If a company has no established set of core values, they still operate from values.
They just don’t know what their values are. They are not expressed, but they are still profound.
The best situation for a company is to express their core values clearly. They should be both visible and discussed. They should be understood fully by the staff.
I am blessed to work at a great company, one where we express core values and strive to live them out. They keep us focused; they make us better at what we do and how we do it.
One of our core values is “Pursue Knowledge”.
You might be wondering why this is a core value at our company or any company. After all, don’t most companies hire smart people who already possess all the knowledge needed when they hire them?
Well, that might be true if the world was a static, unchanging place.
We don’t live in a world like that.
The world we live in changes constantly, and that includes the world of business.
A Friend’s Tale
The other day I was talking with a friend. He is a very accomplished executive over 50 years of age.
We were talking about the need for continuing education, in order to stay current in our skills.
He was talking to me about a previous position he held. He told me about the requirements of a position he was considered for at a very prestigious hospital.
He used this exact phrase: “I didn’t keep up with any developments in management or leadership”.
His statement caught me off guard a bit.
But what he was reflecting is a real problem for people in the workforce. If we don’t continue to learn, the “fit” of our skills to a job can begin to degrade.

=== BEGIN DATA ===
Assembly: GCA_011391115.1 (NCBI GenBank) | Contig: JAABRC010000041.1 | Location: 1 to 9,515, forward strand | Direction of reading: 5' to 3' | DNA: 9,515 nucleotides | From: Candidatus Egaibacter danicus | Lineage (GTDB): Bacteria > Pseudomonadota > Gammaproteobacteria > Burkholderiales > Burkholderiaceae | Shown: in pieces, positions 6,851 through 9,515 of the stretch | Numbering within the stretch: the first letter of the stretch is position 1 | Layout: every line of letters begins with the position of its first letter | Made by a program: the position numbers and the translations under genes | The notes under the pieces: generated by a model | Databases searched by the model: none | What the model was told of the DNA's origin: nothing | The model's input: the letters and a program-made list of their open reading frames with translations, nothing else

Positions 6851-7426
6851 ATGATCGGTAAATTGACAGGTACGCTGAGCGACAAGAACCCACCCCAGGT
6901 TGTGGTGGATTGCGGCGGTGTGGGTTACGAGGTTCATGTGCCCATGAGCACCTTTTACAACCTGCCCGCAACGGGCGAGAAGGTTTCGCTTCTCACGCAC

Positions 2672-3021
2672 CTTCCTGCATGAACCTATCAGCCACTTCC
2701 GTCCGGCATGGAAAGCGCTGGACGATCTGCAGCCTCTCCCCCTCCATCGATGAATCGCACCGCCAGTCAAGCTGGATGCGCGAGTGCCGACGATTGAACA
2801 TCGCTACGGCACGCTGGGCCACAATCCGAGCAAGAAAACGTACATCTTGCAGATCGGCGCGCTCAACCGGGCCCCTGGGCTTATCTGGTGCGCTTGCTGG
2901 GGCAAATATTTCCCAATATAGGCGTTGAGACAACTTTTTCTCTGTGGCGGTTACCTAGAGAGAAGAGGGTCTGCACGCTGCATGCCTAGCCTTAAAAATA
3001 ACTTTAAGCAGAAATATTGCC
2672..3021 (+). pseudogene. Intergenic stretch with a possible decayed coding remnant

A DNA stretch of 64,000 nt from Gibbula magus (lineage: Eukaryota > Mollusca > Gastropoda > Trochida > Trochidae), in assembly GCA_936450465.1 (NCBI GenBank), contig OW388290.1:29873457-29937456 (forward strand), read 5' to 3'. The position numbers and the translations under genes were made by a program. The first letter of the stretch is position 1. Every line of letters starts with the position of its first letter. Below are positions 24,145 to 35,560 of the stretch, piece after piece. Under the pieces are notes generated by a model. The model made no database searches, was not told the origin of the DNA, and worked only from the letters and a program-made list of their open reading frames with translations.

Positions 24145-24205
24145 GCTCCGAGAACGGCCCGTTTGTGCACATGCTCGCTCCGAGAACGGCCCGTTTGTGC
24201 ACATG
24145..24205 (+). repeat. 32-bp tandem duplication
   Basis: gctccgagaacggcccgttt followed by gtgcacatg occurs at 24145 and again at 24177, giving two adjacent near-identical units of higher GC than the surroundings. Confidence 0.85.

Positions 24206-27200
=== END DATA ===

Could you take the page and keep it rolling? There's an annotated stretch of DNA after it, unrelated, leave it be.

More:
In other words, we have to pursue knowledge. When we fail to continue adding knowledge, we begin to become irrelevant.
The Antidote to Irrelevance
If we want to keep our skills current we need to add to our knowledge. Here’s how:
1. Read. Frequently. There is nothing more beneficial to adding to our personal knowledge than to read.
2. Read. Broadly. A danger for us is to read solely in our chosen field. Yes, we need to strive to be subject experts. But we also need a breadth of knowledge.
3. Take classes. One article I recently read said that “stacking certificates” may soon become more valuable than a formal degree (or advanced degree). Certification in a given area is already less expensive than a formal degree.
4. Take classes online. This is differentiated from the above only because I want everyone to remember that the Internet allows us to participate in some amazing educational opportunities, frequently at little or no cost.
5. Train someone else in what you just learned. Adult learners internalize what they learn far more readily if they teach it to someone else.
What about you and your company or organization? Are you continuing to add knowledge to your arsenal?